“The increased sensor size allows photographers to have greater control over the depth of field, with increased potential to creatively and artistically isolate a subject from its background……..The PowerShot G1 X will be available from late February, priced at £699.

There is an in depth preview article at the excellent DP Review site here

“The Canon PowerShot G1 X may look like the company’s existing G-series compacts, but is a very different prospect. It’s a large sensor camera with a flexible 28-112mm-equivalent, 4x zoom lens and extensive manual controls. The company says it sees it as a camera for photographers who already have a high end DSLR such as a 5D Mark II or 7D, but at a price of $799, we think it’ll appeal much more widely than that. After repeated waves of cameras aimed at point-and-shoot upgraders, it’s heartening to see a camera really living up to the billing of a ‘serious compact.’

Sounds like it is time for me to buy a new camera

Mamiya and Leaf join forces in medium format digital cameras

“Mamiya and Leaf Imaging, two companies controlled in part by Phase One, have announced the creation of a new brand – Mamiya Leaf, to help streamline development and “establish more efficient customer sales and support.” writes Olivier Laurent in the BJP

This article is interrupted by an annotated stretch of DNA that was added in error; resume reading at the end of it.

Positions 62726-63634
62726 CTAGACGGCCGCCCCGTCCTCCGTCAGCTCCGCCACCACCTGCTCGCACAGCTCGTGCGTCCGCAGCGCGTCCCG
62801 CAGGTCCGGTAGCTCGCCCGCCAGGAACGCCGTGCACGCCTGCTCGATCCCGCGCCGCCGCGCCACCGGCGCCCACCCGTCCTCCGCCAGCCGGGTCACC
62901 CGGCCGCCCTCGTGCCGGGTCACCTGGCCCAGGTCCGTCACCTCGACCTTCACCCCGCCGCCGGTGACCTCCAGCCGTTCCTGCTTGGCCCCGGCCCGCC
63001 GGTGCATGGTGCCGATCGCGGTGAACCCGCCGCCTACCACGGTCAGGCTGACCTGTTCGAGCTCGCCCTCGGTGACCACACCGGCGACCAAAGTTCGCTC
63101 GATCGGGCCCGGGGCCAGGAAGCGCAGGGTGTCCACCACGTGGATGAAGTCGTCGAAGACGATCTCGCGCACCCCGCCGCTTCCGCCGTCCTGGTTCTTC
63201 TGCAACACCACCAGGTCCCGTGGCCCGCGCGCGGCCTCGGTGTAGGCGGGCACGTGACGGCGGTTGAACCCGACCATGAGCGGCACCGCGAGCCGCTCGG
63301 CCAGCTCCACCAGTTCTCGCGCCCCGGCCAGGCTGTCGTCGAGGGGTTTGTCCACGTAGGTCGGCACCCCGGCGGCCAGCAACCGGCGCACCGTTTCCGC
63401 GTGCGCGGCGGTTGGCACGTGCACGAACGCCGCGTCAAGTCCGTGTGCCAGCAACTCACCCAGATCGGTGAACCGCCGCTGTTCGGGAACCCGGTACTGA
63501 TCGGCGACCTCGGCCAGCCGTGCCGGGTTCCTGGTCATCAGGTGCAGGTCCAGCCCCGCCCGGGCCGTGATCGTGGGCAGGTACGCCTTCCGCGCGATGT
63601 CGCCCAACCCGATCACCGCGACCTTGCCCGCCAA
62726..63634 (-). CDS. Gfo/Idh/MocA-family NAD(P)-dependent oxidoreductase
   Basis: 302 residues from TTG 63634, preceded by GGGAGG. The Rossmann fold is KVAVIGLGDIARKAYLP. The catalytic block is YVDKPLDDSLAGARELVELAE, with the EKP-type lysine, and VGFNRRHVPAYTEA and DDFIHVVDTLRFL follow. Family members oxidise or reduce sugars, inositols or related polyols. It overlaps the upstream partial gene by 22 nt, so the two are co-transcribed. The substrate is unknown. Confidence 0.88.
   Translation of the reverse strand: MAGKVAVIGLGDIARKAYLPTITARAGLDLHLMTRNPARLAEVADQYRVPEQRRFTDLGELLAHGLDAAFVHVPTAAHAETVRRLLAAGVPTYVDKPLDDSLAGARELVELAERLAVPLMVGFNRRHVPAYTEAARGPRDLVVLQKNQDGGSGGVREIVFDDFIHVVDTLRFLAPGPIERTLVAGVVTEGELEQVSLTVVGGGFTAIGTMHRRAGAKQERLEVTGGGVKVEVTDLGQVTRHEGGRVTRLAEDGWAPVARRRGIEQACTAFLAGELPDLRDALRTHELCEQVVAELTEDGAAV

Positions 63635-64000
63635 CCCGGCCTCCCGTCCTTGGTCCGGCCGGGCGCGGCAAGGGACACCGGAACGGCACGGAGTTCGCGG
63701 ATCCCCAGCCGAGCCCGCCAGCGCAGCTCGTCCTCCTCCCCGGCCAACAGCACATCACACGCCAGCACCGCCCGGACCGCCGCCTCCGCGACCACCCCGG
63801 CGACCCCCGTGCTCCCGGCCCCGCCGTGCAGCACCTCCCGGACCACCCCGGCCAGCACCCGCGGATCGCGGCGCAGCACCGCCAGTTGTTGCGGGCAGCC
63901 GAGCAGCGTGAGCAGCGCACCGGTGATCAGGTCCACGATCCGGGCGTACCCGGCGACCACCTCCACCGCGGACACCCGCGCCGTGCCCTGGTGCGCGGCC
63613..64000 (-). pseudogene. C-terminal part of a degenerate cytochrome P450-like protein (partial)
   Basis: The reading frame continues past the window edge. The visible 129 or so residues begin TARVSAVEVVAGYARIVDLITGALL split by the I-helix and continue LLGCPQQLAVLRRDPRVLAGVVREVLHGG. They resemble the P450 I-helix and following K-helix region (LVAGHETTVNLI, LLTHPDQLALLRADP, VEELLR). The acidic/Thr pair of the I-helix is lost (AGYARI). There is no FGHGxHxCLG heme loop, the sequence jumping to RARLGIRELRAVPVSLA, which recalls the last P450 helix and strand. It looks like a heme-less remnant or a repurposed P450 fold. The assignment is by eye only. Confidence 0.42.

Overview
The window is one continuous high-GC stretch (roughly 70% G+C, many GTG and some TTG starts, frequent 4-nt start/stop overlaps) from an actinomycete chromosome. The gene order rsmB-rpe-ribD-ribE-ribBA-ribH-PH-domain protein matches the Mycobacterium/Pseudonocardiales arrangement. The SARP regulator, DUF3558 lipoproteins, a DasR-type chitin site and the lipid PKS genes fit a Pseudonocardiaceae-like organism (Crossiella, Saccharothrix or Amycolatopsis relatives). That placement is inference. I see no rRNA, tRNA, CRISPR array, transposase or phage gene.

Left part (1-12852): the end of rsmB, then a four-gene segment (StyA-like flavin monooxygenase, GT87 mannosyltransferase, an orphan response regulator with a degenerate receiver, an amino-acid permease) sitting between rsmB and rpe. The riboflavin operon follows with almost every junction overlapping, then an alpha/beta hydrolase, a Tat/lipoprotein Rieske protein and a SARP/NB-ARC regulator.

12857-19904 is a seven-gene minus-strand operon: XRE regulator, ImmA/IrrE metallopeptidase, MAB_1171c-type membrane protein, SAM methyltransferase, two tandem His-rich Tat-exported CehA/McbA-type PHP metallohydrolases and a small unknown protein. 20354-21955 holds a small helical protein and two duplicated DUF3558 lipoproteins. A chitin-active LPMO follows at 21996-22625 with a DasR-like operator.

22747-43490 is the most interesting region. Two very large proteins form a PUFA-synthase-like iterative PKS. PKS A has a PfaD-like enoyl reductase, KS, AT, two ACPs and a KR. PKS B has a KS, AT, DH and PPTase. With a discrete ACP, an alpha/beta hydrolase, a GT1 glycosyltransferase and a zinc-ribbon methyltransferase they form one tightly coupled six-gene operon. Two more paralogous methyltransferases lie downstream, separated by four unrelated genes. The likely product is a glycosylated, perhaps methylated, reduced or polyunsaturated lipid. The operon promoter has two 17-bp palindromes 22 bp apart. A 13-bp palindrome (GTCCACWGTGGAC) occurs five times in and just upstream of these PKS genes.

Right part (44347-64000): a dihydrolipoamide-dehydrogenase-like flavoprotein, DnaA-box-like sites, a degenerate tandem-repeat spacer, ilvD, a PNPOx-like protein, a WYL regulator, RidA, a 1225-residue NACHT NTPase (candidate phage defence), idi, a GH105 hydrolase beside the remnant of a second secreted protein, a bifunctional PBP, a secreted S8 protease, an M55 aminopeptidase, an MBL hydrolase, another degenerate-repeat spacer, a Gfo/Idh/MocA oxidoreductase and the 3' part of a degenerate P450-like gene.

A camera that can use up to 80 mega pixels, so producing a file up to 240mb is something to wonder at. I so miss using my medium and large format film cameras, their size and difficulties of use changed the way I shot; I do love my digital cameras but always shooting with my eye to a viewfinder changes how I create images. There is no mention of cost in this article but I would guess between £10 and £20k so a specialist camera.

Drool here

Self Portrait every day for 12 years

 By the time you read this, Jeff Harris will have taken considerably more than 4748 self-portraits. For New Year 1999, rather than resolve, to write a diary for the year, Jeff set himself the task of taking a self-portrait every day. The result is an incredible record of his life through the ups and some very significant downs, not just for a year,but for the last 12 years.In his own words, at first his shots were somewhat boring and repetitive, but using photography as a tool, he found increasingly interesting and creative ways to portray his life. The initial focus on the project was to attempt to show his life as not being a mundane 9-5 existence but to show him enjoying life to the full. As well as getting friends and family to take a shot, one of the more unique aspects to his visual diary is getting celebrities to take his picture. His creativity particularly shines through in some of these pictures, as he tries to convey the character of the celebrity through the portraits they have taken of him. In one particularly interesting series of shots, he poses as if to avoid being photographed. The photographer is Michael Moore, the renowned documentary filmmaker.

The fluidity of the story is another theme running through Jeff’s pictures. In one shot, he can be seen leaping high in the air on a rock band’s stage. In the next shot we see him the emergency room being treated for a fractured foot sustained during the leap. Further daily images show Jeff’s daily routine barely changing despite being on crutches.


Architecture Photography – some very unusual buildings